Such was the response of the religious leadership and the raging mob to the testimony of Stephen.  Stephen’s declaration that he sees Jesus (the Son of Man) “sitting at the right hand of God” was blasphemous and insulting to these pious Jews. These are the ones who had already put Jesus to death for undermining the Word of God and the moral fiber of their godly society.  God’s holiness demanded justice. In the name of God, they must get back and get even. Such a wrong must be rectified. Someone must pay for this. Stephen would pay just as Jesus paid … with his life. For Stephen it would not be on a cross but in a brutal and bloody stoning.

We too are caught up in a world dedicated to “getting back and getting even.” When we feel unfairly and unjustly treated, we want the scales of justice to be balanced. Revenge becomes the name of the game. “Punching back” is righteous and justified.

Step 2: Advanced Diagnosis (Internal Problem): Calling the Shots

The offended leadership and enraged mob could not allow Stephen to insult their religious faith with his reckless affirmation of Jesus. Convinced that they had the divine right to “call the shots,” their execution of Stephen would be justified and godly. When you believe that you have the divine right to balance the scales of justice, then even the taking of another’s life is simply setting things right.

We often feel the same way when we are unjustly wronged. We feel entitled to “call the shots” and get back and get even. We even may feel divinely authorized to exact our revenge and get our pound of flesh. Such thoughts may even have crossed the mind of Stephen. There is no evidence in the text that he did.  However, such a desire to “call the shots” and play God has been the default position of every human being since Genesis 3.

Step 3: Final Diagnosis (Eternal Problem): Trapped in the Deadly Cycle

Insulted and enraged, the mob punched back. The stones began to fly. Justice must be done. Stephen must pay.  He did. Even that about-to-become-famous spectator, Saul, must have taken silent delight in this righteous execution of someone who dared to offend the holiness of God.

Our experiences confirm the same reality. We get back and get even. We put our oppressors in their place.  We enjoy our “pound of flesh.” But before we know it, the tables are turned. Someone accuses us of mistreating them.  They want their revenge. They must get back and get even. We are under attack.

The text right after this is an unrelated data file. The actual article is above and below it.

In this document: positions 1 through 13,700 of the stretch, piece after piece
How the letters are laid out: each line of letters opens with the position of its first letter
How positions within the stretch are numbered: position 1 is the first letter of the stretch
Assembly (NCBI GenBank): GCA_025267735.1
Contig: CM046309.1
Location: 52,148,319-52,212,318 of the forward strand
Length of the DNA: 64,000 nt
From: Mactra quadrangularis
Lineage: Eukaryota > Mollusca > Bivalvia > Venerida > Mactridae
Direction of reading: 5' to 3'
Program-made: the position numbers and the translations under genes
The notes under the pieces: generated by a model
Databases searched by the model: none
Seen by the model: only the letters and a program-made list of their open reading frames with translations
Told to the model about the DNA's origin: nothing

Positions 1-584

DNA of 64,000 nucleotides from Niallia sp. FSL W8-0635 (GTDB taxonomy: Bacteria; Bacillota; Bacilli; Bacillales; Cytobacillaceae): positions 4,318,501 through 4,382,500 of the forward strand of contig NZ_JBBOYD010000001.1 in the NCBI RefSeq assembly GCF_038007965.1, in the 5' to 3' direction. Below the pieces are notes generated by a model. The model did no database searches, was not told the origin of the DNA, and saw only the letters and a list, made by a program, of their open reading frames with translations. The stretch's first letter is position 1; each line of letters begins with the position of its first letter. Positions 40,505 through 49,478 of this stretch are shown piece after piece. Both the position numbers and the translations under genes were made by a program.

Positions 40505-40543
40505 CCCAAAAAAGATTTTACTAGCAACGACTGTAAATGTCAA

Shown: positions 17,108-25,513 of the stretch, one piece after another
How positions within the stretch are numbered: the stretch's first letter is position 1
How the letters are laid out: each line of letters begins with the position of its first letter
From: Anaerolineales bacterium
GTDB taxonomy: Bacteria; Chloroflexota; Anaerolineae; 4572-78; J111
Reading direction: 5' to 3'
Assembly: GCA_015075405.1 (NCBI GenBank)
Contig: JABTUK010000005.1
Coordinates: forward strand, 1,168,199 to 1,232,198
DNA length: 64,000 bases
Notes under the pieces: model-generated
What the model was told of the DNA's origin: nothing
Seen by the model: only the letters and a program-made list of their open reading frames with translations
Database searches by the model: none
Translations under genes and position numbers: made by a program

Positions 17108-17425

There is no escaping this deadly cycle of getting back and getting even. We are all stuck in the muck of its seductive appeal to call the shots. We believe that God is on our side as we get back and get even. The bloody wreckage of history reveals how much humans are unable to escape this primeval desire to play God and call the shots. No one escapes. No one gets out alive. God does not look kindly on those who think they can play God.

PROGNOSIS: The Interruption of Mercy

Step 4: Initial Prognosis (Eternal Solution): Giving Up My Rights

Stephen appears to be just another victim of the endless cycle of getting back and getting even. He was crushed by the wheels of justice, even if we think it was unfairly done.  However, there is something utterly odd in this account of the stoning of Stephen.  As unjust as his execution was, he does not complain, protest, or resist.  He willingly accepts his fate and then dares to forgive those who are executing him: “Lord, do not hold this sin against them.”

His death is remarkably similar to the death of Jesus. Like Jesus, Stephen willingly accepted his deadly fate. Like Jesus, Stephen willingly asks God to “receive my spirit.” Like Jesus, Stephen willingly forgives those who are killing him. Like Jesus, he willingly renounces his right to get back and get even. Like Jesus, he sacrifices himself and gives up his right to demand his due.

There is only one way to explain this amazing behavior of Stephen: the power of Jesus in his life. Jesus willingly gave up his right to justice and fair treatment.  He paid. He did not seek to get his pound of flesh from those who so unfairly treated him. He did it trusting that the deadly cycle of pay back would not be the last word from his Father. When Jesus was raised on “the third day,” it is clear that his faith was not in vain.

The church joyously proclaims that because of Jesus, sins are forgiven.  Mercy has broken the inevitable cycle of getting back and getting even.

Step 5: Advanced Prognosis (Internal Solution): Trusting the Promise

Stephen trusts the promise of Jesus’ death and resurrection.  Therefore, Stephen swallows his pride and gives up his right to get back and get even. Because Stephen trusted that Jesus’ fate would also be his, he was able to do the unthinkable: forgive his enemies.